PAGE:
Cruel fallout to 11-year-old's ‘disgusting’ rugby ban
HUMILIATED in front of 100 friends and spectators, banned 11-year-old Sydney rugby player Leonidas Hinekiteao is still showing up every week to cheer on his sister.
After he was publicly ordered to get off the field and left in tears, Wests Junior Rugby talent Leo has been left "traumatised" by his ordeal - but not enough to keep him away from supporting his teammates.
According to his mum, Ayla Hinekiteao, Leo has had to watch on from the sidelines as his teammates and sister Serenity play out their rugby sevens series in Sydney after being banned from playing on the back of controversial size-for-age rules.
The Sydney Junior Rugby Union size-for-age rules are designed to have junior footballers play in the most suitable competitions - but in this case it left a school student crushed.
Leo was marched from the field halfway through the Rugby 7s spring series after being judged too big for his under-11s and under-12s competition.
Mrs Hinekiteao told news.com.au the ordeal has "taken a toll" on her son to the point that he was uncertain about returning to play rugby in 2020.
NSW Rugby Union and SJRU released a statement on Wednesday explaining their decision to ban Leo from the competition, claiming officials had decided he needed to compete in an older age division.
But Mrs Hinekiteao revealed the tragic truth of the policy and said officials had failed to handle the sensitive matter with discretion.
Having claimed in scathing Facebook posts that her son was "treated like an outcast", Mrs Hinekiteao has now revealed, more than two weeks later, that her son is still traumatised by the incident.
"I would like Leo to keep on playing but then this has taken a toll on him and whether or not next season is still in the books, time will tell," she said.
"Leo definitely is not continuing on with the 7s comp, but he is there on the sideline supporting his team and his sister who is playing.
"At the end of the day I just hope this issue now doesn't have any impact on his decisions."
While his return to rugby union is clouded, Mrs Hinekiteao said her son would return to play rugby league next year.
Leo, of Cook Island Maori descent, has always played in his own age group when playing rugby league and it is only while playing rugby union that he has been dragged into the size-for-age controversy.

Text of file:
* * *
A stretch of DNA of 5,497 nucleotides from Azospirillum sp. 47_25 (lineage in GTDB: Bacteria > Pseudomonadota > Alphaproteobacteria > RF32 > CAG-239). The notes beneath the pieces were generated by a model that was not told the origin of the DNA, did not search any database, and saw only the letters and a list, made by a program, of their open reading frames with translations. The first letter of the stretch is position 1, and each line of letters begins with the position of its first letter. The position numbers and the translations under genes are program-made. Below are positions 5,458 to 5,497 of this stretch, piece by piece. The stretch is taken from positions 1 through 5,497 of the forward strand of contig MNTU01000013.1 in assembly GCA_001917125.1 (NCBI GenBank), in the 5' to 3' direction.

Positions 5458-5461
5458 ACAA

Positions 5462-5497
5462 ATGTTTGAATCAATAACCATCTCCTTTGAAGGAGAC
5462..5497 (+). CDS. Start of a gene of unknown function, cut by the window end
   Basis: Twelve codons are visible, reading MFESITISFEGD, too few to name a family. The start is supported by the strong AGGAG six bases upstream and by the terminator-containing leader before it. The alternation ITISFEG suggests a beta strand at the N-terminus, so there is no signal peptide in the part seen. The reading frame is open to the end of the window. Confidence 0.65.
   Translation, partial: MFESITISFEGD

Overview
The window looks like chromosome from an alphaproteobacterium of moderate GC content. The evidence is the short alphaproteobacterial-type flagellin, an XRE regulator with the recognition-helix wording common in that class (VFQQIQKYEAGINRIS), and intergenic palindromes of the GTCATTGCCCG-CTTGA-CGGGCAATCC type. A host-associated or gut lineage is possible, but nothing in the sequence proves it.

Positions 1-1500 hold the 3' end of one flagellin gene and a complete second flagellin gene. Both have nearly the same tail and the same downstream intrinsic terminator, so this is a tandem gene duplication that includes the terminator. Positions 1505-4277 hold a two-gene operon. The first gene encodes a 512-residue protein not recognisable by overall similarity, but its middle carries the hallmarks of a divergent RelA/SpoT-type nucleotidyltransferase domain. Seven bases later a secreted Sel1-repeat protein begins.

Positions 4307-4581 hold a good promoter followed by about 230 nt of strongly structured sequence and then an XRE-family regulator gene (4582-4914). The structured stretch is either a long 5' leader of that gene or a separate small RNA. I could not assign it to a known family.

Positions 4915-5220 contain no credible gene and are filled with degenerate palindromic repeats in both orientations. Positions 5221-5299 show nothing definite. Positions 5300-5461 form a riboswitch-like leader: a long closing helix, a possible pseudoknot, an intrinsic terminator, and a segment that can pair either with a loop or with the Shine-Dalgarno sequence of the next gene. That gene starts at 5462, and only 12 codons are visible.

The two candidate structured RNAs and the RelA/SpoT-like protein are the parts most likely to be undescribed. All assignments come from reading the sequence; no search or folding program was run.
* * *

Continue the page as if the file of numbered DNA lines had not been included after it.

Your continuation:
According to Mrs Hinekiteao, Leo was in August assessed under the size-for-age dispensation, according to his school's rules. She said he was found to have correctly been entered into the under-11 and under-12 grade competition based on measurements of his age, height and weight.
She said a copy of that dispensation claim was given to the SJRU.
Despite this, SJRU reportedly came to a different conclusion - that Leo was too big to be playing in his own age group.
Mrs Hinekiteao said she was asked by a SJRU official for Leo's dispensation form following the second week of the sevens competition.
She said she forwarded the dispensation form that was approved through the school sports system and wasn't contacted about the matter again until after the third round of the seven series when Leo was preparing to play a game with his team.
SJRU has also admitted it was unable to make contact with the Hinekiteao family away from the field and had to drop the bad news in person.
She said it was "disgusting" to find out halfway through the season that her son had been banned - after the full fees had been paid.
When he turned up to play in the fourth round of the season, officials reportedly refused to start the game until Leo had been taken from the field.
Wests forfeited the game when Leo's teammates walked off the field alongside him in protest of the decision.
"To be told that you can't play in your own age group because you're pretty much too big is disgusting," Mrs Hinekiteao told rnz.co.nz.
"What about those who are wanting to go and play with their mates and that want to play in their own age group? I think that needs to be brought to light within the clubs and within rugby itself … I really hope it doesn't happen to any other kid out there because it is traumatising.
"I think the humiliation part of it on Sunday has really gotten to him and it's just something that I don't really know how to deal with at the moment. It's a hard thing to have to deal with, with your child."
Leo will return for the final weeks of the sevens series in December only as a spectator, supporting his sister from the sidelines.
His mum says he won't play rugby sevens again, and there's no guarantee either of the siblings will be back playing rugby in 2020.